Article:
Whilst stuck in bed, I’ve taken the opportunity to finish off some short novels in French. With the first level of Blaine Ray’s easy readers out of the way, I’m on to the second level now, which includes slightly more complex features such as the subjunctive mood. Altogether, I’ve read over 50,000 words, and the level in this series remains very easy.

Minor Language Hawaiian (1h)

In contrast to French and German, my motivation in Hawaiian is falling at a rate of knots. This is partly due to being ill and having to miss some classes, and partly because we don’t really engage in much conversation in the “conversation course” I audit at university. I pretty much spend each and every lesson listening to our teacher talk at great length about politics or linguistics (which goes well above my head!), or spend it on other activities which involve input or output but little or no actual interaction (e.g., transcription of poorly recorded audio). This is sadly not what I signed up for.

Minor Language Russian (<1h)

I’m searching for easy novels in Russian that more suitably fit my intermediate level of reading. I bought a contemporary novel recently in the hope of finding a happy medium between Red Kalinka easy readers and “Война и мир”, but the language was quite shocking and the writing style atrocious. And as I don’t really want to fill my head with unneeded expletives and trashy Russian at this stage, the search for suitable materials is still on…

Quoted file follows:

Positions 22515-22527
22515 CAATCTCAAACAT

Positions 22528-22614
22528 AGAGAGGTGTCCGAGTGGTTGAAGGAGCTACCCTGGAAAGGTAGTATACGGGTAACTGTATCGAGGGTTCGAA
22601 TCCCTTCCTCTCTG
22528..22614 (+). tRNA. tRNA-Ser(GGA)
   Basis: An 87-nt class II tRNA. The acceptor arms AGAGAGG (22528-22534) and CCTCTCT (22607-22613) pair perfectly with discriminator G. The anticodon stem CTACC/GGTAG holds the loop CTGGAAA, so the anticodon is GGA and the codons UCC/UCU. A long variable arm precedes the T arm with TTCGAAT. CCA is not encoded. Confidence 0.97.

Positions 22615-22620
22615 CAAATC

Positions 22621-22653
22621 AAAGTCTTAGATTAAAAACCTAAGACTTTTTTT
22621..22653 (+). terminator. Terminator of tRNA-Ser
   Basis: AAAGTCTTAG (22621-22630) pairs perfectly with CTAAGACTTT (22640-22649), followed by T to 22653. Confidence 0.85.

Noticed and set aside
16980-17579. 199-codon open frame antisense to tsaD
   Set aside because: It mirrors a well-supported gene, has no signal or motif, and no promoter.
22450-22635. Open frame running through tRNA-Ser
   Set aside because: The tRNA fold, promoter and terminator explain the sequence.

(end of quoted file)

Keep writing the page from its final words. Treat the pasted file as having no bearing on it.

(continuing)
Minor Language German (12h)

On a much more fun note, I’ve finished watching all 24 episodes of “Der Tatortreinger”, and will most likely watch it all over again real soon. This is my favorite German tv series to date, and I really hope they bring out a sixth series – das war der Hammer! I’ve also been dreaming in German quite a lot (usually about food for some reason), to the extent that I find myself babbling away in German inside my head as soon as that head hits the pillow and the lights are off. I put this all down to watching German tv more extensively in the last few days.

(Total time spent on learning languages over the last 2 weeks: 23 hours)
(Total time spent on learning languages during 2016 altogether: 105 hours)

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Parts of a reader.

source: lenguatercerciclo.wordpress.com

It’s already that time again to update my little corner of the cybersphere and let you know what I’ve been up to in my languages…